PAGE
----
• Youth in the Adult System — Law Allows Greater Separation Between Illinois Department of Juvenile Justice and Department of Corrections: A new Illinois law removes the requirement that the Department of Juvenile Justice share administrative services and facilities with the Department of Corrections. The law additionally encourages collaboration between the Department of Juvenile Justice and “child-serving agencies.” The change helps to further differentiate the adult and juvenile systems, and ensure youth are treated in an age-appropriate manner. H.B. 5913/ Public Act 96-1022, signed into law July 7, 2010; effective January 1, 2011.

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  • Probation, Parole, and Reentry — Juvenile Justice Commission Studies Reentry Issues: Legislation in 2009 directed the Illinois Juvenile Justice Commission to study youth who are released from state custody but later returned for parole violations. The goal of the work is to reduce recidivism by youth and improve the safety of their home communities. The commission issued a report in November 2011 based on observations of 237 parole board hearings and review of the records of 386 youth whose parole was revoked between December 1, 2009 and May 31, 2010. The report notes several problems with the current system, and recommends that members of the parole board receive training in juvenile-specific topics; specific criteria be used to determine whether youth should be released, and that youth receive their decisions in writing; the parole board establish criteria that ensure youth are reviewed for release more often than once a year, and that youth can request such a hearing; and youth on parole be supervised by “aftercare specialists” trained to help them obtain schooling, treatment, and employment. S.B. 1725/Public Act 96-0853, signed into law and effective December 23, 2009.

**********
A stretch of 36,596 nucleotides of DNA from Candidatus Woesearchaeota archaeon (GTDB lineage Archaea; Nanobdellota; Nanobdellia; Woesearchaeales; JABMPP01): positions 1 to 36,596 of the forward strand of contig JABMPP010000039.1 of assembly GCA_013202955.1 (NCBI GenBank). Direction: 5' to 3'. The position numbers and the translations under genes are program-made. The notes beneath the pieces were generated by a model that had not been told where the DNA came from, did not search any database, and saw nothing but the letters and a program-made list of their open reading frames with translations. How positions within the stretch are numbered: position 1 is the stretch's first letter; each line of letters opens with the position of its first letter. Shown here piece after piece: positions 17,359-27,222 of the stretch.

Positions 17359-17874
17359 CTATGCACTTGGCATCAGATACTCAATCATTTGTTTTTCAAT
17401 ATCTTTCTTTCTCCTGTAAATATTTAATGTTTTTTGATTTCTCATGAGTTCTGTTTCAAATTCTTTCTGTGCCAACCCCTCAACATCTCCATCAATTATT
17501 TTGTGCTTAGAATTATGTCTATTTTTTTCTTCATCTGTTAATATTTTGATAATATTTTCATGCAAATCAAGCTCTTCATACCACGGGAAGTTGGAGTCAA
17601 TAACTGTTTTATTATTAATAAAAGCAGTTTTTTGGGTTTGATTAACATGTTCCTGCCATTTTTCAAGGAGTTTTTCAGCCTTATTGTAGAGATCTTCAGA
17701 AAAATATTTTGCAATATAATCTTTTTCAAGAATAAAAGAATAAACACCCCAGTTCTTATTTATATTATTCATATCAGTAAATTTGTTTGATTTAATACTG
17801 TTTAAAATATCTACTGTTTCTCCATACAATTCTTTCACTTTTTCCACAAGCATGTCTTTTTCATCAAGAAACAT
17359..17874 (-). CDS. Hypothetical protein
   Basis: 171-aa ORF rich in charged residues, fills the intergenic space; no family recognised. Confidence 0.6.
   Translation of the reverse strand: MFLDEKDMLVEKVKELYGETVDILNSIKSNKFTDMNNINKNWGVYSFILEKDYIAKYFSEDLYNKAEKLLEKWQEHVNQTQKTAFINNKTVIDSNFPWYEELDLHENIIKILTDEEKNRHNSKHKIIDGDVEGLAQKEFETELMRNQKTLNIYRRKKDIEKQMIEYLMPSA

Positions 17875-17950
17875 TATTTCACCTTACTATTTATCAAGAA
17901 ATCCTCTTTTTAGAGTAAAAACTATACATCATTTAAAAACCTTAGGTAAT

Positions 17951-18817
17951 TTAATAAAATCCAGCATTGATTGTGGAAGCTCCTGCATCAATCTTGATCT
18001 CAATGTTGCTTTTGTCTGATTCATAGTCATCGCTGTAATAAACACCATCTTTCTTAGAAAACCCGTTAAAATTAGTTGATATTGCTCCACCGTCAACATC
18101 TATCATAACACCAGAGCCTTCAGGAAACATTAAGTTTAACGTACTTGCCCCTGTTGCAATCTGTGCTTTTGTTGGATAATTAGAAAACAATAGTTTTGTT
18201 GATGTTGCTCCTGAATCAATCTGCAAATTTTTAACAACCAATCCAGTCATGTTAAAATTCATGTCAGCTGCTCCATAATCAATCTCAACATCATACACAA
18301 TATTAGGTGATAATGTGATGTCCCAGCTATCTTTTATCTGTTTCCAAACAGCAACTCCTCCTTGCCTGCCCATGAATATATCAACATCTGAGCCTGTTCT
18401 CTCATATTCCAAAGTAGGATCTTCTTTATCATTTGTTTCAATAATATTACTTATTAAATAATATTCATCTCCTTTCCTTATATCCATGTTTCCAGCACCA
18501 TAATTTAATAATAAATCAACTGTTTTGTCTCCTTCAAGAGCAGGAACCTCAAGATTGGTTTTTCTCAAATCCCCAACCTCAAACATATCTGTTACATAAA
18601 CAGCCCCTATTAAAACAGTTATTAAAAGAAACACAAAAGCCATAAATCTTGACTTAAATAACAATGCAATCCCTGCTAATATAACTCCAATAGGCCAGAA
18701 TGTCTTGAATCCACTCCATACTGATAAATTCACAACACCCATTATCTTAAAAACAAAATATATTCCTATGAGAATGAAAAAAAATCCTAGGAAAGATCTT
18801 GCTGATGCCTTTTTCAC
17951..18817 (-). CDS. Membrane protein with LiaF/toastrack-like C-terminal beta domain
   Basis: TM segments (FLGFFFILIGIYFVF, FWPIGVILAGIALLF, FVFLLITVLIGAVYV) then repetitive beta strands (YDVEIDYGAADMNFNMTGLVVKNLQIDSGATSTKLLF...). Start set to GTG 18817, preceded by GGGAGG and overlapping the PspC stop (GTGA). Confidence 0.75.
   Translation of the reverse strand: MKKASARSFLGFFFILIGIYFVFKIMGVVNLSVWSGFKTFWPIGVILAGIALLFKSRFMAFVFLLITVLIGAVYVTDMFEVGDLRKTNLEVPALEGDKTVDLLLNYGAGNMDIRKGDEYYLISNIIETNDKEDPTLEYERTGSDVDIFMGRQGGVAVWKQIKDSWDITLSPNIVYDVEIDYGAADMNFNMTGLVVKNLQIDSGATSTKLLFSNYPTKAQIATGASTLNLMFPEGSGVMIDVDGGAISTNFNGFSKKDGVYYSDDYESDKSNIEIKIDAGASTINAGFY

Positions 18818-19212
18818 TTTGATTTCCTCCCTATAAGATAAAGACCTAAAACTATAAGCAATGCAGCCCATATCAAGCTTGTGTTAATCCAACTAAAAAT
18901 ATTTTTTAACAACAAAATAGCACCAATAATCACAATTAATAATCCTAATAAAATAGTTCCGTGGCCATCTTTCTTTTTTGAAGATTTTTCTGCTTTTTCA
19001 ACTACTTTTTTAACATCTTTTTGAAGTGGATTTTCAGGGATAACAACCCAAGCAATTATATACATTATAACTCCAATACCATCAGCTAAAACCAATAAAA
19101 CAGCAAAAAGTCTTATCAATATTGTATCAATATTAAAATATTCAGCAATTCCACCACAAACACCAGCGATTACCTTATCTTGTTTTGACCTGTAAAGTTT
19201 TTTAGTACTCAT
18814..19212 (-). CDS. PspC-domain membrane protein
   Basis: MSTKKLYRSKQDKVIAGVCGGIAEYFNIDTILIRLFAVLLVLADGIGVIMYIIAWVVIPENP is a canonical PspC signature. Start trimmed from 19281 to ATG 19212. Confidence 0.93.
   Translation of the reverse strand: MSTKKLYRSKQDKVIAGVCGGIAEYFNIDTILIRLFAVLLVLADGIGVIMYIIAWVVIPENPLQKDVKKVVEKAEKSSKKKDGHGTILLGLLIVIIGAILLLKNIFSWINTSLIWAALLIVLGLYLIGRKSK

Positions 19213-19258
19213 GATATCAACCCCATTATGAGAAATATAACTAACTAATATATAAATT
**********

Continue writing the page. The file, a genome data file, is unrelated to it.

• Confidentiality and Expungement — Law Prohibits Sending Juvenile Arrest Records to Federal Bureau of Investigation: An Illinois law prohibits the transfer of confidential juvenile arrest records from the Department of State Police to the Federal Bureau of Investigation, to further prevent the unnecessary release of confidential juvenile data. The law also improves the process for juveniles with arrests for misdemeanor offenses to clear their records. The law allows youth charged with a misdemeanor as a first offense to file a petition for an expungement review hearing when they turn 18 or at the completion of the sentence, whichever is later. If local prosecutors do not file objections as outlined in the law, expungement will be automatic. S.B. 1030/Public Act 96-0707; signed into law August 25, 2009; effective January 1, 2010.